Abstraction, law, and freedom in computer science

Metaphilosophy 41 (3):345-364 (2010)
Abstract: Laws of computer science are prescriptive in nature but can have descriptive analogs in the physical sciences. Here, we describe a law of conservation of information in network programming, and various laws of computational motion (invariants) for programming in general, along with their pedagogical utility. Invariants specify constraints on objects in abstract computational worlds, so we describe language and data abstraction employed by software developers and compare them to Floridi's concept of levels of abstraction. We also consider Floridi's structural account of reality and its fit for describing abstract computational worlds. Being abstract, such worlds are products of programmers' creative imaginations, so any "laws" in these worlds are easily broken. The worlds of computational objects need laws in the form of self-prescribed invariants, but the suspension of these laws might be creative acts. Bending the rules of abstract reality facilitates algorithm design, as we demonstrate through the example of search trees.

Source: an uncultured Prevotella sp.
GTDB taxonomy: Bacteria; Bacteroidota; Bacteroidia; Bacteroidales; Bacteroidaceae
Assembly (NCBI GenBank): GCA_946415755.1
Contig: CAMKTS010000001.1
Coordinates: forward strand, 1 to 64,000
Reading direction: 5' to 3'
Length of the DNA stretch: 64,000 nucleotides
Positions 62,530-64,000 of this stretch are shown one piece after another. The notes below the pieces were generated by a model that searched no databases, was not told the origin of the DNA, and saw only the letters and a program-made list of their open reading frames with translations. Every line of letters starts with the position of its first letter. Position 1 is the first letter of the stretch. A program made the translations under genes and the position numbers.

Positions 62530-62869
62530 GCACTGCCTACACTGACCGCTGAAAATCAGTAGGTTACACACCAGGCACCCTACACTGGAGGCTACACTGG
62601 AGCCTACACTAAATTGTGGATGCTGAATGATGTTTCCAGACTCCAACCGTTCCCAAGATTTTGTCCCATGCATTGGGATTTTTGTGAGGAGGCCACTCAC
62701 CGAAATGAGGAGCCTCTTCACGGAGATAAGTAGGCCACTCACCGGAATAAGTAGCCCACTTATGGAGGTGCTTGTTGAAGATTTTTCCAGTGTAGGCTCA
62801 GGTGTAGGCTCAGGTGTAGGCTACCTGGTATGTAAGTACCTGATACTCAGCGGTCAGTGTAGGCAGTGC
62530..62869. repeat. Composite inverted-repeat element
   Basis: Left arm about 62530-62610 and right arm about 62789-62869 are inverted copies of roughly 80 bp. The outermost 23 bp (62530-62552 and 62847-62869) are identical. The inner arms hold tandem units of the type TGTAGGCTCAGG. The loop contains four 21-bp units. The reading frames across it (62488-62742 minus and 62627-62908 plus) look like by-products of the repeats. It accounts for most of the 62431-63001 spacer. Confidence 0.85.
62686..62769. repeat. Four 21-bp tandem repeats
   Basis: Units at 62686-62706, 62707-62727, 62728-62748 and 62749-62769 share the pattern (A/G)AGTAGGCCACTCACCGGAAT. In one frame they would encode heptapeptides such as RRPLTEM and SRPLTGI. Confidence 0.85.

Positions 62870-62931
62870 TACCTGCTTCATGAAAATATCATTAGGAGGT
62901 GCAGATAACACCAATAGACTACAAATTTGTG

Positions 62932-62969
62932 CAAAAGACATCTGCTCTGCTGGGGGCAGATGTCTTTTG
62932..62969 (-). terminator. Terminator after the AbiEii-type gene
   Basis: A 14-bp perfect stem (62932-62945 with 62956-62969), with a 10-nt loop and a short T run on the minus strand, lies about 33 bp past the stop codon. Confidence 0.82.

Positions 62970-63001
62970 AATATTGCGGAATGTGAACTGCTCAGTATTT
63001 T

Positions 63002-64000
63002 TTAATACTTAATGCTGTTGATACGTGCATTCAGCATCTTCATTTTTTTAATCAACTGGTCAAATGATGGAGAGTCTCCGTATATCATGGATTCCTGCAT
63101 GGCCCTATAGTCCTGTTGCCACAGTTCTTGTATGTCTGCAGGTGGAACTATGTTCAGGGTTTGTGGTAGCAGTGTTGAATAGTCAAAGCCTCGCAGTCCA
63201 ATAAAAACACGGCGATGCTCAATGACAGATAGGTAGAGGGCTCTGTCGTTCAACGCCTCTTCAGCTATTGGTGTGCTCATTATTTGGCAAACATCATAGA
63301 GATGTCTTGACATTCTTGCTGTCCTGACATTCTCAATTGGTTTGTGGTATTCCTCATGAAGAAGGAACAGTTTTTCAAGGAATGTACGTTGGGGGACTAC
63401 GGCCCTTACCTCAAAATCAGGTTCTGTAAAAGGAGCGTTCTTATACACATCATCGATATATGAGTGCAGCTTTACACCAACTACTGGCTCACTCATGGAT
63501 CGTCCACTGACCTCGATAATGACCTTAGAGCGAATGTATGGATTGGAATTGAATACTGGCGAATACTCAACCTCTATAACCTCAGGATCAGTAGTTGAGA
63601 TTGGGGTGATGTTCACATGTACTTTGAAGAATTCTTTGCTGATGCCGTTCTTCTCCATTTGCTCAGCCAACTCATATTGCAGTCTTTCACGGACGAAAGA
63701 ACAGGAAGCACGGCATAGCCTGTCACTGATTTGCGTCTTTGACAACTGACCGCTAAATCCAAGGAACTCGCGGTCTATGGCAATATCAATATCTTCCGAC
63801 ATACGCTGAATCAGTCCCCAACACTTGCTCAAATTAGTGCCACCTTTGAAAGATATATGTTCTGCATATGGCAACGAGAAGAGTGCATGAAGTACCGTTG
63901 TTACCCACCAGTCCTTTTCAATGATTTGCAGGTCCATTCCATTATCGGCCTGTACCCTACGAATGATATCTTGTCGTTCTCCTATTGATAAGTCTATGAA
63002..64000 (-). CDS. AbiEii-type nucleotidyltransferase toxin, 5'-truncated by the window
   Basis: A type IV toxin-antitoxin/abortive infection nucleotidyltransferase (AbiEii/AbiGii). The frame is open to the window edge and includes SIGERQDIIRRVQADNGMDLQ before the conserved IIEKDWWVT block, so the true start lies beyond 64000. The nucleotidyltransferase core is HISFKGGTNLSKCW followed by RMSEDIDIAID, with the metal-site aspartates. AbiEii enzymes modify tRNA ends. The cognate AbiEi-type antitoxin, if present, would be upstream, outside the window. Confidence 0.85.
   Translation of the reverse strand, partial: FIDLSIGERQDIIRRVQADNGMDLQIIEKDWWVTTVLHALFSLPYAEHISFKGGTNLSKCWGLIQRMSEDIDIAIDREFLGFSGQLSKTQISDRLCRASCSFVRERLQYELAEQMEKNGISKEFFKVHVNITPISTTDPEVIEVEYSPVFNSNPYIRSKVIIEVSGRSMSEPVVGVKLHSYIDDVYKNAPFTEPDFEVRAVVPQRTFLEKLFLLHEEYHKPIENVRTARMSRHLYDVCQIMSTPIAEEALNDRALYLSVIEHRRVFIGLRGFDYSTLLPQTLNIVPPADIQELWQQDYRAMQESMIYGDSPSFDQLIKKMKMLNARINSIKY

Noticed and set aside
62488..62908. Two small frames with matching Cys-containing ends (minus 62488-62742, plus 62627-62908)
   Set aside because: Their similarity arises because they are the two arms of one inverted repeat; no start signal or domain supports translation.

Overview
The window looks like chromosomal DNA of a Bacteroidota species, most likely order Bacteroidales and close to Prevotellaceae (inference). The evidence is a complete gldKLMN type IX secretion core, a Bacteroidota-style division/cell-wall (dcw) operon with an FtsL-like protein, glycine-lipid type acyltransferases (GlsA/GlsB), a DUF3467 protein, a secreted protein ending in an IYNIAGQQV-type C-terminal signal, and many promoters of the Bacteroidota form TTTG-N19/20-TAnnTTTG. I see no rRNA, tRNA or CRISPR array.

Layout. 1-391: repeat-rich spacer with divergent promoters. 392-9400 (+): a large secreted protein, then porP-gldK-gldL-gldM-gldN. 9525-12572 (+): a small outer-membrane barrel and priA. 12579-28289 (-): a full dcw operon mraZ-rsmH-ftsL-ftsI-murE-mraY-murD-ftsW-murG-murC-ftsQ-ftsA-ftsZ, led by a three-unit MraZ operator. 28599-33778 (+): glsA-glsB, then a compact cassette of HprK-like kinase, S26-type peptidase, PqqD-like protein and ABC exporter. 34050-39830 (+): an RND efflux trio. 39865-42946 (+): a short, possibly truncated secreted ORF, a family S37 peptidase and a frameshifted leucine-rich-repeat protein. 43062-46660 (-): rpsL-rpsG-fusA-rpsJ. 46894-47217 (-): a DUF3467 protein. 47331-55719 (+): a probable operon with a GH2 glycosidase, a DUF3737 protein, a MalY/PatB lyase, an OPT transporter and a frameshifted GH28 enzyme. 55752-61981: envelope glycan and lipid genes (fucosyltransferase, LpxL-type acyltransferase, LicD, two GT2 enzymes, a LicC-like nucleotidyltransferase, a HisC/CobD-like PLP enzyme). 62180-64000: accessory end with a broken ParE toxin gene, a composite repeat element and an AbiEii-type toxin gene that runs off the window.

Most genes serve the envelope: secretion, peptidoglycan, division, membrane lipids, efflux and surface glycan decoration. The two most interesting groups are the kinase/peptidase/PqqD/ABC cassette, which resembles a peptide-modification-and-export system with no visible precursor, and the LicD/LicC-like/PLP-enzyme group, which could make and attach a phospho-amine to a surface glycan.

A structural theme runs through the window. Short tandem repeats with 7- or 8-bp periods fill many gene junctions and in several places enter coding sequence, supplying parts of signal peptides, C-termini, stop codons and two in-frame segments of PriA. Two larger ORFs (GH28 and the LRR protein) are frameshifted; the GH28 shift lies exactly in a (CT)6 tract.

Keywords law  invariants  freedom  abstraction  computer science
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DOI 10.1111/j.1467-9973.2010.01631.x
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Francis Bacon & J. R. Milton (1996). Novum Organum. British Journal for the Philosophy of Science 47 (1):125-128.

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